Kees van Dongen
Dutch painter



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Kees van Dongen
Dutch painter
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Birth Date

January 26, 1877

Death Date

May 28, 1968

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Called "a kind of Great Gatsby of the low countries" by one critic.

Van Dongen – full name Cornelis Theodore Marie van Dongen – was something of a lothario. The female body was, in his own words, "the most beautiful landscape" (gross, dude). Misogynist attitude aside, women couldn't get enough van Dongen. His peculiar style of portraiture struck a chord among high society femmes across Europe. 

Success wasn't for lack of effort. Van Dongen was born in a town outside Rotterdam. Schooling at the Royal Academy of Fine Arts in Rotterdam provided a solid foundation of art knowledge that he honed in the town's Red Quarter. Rotterdam was a bustling port city in van Dongen's formative years and its seedy Red Quarter introduced him to the lives and stories of its sailors...and prostitutes. These seaward travelers and soiled doves were subjects Van Dongen's first subjects.

Scholarly pursuits brought van Dongen into contact with the first great love of his life, a fellow student at the Royal Academy named Augusta "Guus" Preitinger. The van Dongen family moved to Paris after the pair realized that artistic success wasn't in reach outside one of Europe's larger metropolises. Van Dongen received his first introduction to success after befriending Picasso and ingratiating himself into the master's crew. Still, critical recognition proved elusive. Exhibitions alongside the likes of Matisse, André Derain, and Maurice de Vlaminck brought him close, but never close enough. Van Dongen supported his family on a cartoonist's salary for years by illustrating satirical journals. The only change immigrating to Paris brought was trading seamen and prostitutes for circus folk as subjects.

Things got better just before World War I tore apart all of Europe, and the van Dongen clan. Van Dongen achieved notoriety for the sex appeal oozing out of his portraits of women in Parisian high society. Some works went too far, with authorities banning one especially egregious painting of a hobo lusting after a nude women with a Spanish shawl.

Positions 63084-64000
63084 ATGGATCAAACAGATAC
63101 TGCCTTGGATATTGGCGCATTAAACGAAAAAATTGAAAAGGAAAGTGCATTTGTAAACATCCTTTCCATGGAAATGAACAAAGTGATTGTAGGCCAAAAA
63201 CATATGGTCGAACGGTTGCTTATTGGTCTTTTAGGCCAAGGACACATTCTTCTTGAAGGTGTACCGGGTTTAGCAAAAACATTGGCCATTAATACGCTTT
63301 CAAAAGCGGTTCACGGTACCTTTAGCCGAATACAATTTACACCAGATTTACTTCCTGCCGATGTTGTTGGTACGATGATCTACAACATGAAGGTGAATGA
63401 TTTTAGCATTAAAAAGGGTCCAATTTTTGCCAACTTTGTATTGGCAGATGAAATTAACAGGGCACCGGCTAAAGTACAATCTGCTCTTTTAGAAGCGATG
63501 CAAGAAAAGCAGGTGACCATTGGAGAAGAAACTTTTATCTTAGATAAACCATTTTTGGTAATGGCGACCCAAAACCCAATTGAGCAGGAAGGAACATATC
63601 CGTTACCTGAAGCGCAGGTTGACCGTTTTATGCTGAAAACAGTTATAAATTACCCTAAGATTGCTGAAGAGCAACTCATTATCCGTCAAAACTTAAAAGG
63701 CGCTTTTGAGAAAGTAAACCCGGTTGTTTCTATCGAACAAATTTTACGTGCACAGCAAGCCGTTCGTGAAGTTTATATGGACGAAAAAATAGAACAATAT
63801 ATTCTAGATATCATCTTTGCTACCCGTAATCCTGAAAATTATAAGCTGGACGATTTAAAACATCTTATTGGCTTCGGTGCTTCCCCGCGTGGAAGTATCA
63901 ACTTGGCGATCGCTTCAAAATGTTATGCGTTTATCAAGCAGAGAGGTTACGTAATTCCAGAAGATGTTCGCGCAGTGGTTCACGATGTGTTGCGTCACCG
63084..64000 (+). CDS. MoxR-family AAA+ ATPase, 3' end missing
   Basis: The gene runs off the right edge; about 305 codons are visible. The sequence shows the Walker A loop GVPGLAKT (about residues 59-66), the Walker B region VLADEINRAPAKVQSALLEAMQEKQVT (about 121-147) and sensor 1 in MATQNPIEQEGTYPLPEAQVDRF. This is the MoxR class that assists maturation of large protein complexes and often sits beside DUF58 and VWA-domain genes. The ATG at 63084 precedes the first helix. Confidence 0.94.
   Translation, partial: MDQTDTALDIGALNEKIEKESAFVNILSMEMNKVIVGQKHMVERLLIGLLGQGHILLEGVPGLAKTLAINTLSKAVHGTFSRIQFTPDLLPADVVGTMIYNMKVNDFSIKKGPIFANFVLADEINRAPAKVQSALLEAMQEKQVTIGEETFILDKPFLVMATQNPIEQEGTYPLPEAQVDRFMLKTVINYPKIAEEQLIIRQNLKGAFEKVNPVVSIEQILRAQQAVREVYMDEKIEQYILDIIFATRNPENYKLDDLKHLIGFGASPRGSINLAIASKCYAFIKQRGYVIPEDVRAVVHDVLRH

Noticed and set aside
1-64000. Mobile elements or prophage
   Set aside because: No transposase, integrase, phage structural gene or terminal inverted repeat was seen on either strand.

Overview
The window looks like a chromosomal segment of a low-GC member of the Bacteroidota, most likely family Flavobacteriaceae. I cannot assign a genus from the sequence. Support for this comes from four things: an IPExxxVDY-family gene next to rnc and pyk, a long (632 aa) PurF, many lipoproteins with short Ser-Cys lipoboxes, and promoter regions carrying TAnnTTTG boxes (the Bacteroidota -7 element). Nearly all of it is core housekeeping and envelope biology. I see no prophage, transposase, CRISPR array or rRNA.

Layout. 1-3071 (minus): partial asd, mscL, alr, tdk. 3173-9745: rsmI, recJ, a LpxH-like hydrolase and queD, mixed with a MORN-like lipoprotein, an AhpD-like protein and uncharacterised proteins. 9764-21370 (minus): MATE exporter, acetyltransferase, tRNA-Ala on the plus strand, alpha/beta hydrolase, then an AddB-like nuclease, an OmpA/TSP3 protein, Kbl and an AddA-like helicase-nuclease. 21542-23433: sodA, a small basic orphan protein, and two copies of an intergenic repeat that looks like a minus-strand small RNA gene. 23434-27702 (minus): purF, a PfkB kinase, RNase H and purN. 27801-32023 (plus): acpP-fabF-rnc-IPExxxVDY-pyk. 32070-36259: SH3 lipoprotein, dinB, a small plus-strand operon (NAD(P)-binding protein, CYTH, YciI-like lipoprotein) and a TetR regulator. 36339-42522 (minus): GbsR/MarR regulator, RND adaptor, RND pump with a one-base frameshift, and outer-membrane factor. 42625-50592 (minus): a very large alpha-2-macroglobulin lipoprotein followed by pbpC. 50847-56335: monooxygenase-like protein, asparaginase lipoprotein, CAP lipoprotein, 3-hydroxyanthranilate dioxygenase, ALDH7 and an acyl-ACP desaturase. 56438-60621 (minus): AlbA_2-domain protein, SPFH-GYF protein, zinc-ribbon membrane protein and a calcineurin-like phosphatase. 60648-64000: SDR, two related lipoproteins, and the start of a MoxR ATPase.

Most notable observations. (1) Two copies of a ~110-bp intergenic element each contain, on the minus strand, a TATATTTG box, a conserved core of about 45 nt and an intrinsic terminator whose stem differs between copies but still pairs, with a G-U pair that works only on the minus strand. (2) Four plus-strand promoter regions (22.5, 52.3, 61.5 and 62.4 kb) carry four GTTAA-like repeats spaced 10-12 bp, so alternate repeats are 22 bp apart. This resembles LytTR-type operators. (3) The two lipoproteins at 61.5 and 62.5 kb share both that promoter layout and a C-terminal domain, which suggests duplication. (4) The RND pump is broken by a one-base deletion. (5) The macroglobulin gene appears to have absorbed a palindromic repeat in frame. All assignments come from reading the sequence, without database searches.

Guus left Paris just before the outbreak of WWI to visit her parents in Rotterdam with Dolly, the van Dongen's young daughter. Guus and Dolly were trapped in Rotterdam throughout the war's duration. Van Dongen grew close to a fashion director named Jasmy Jacob in the interim. Kees and Guus divorced five years later when she finally returned to Paris and found her family had been shattered.

The 1920s saw van Dongen's fame skyrocket. Even the worldwide depression following the crash of 1929 had little effect on the number and quality of commissions coming his way. While most of his oeuvre from the period consists of pale women with large, elliptical eyes, royals like King Leopold III and Aga Khan are also easily found. The world regards his output after 1940 until his death in 1968 as increasingly inferior to his Jazz age fare. Despite a steep decline in his popularity, one of van Dongen's best was recently the target of theft. 

Kees' painting The Thinker was stolen in 2013 from the Van Buuren museum outside Brussels. Thieves entered the Van Buuren early one morning and left with the paintings through a back door. The break-in occurred through a ground floor window that triggered an alarm, but the crooks fled well before authorities were able to respond. The theft lasted all of two minutes and three seconds. Eye witnesses saw the perpetrators speeding off in a BMW, no less. Even though works by the likes of Vincent van Gogh and Pieter Brueghel the Younger were among the felon's haul, van Dongen's Thinker accounted for most of the stolen value.

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Here is what Wikipedia says about Kees van Dongen

Cornelis Theodorus Maria 'Kees' van Dongen (26 January 1877 – 28 May 1968) was a Dutch-French painter who was one of the leading Fauves. Van Dongen's early work was influenced by the Hague School and symbolism and it evolved gradually into a rough pointillist style. From 1905 onwards – when he took part at the controversial 1905 Salon d'Automne exhibition – his style became more and more radical in its use of form and colour. The paintings he made in the period of 1905–1910 are considered by some to be his most important works. The themes of his work from that period are predominantly centered around the nightlife; he paints dancers, singers, masquerades and theatre. Van Dongen gained a reputation for his sensuous – at times garish – portraits of especially women.

Check out the full Wikipedia article about Kees van Dongen.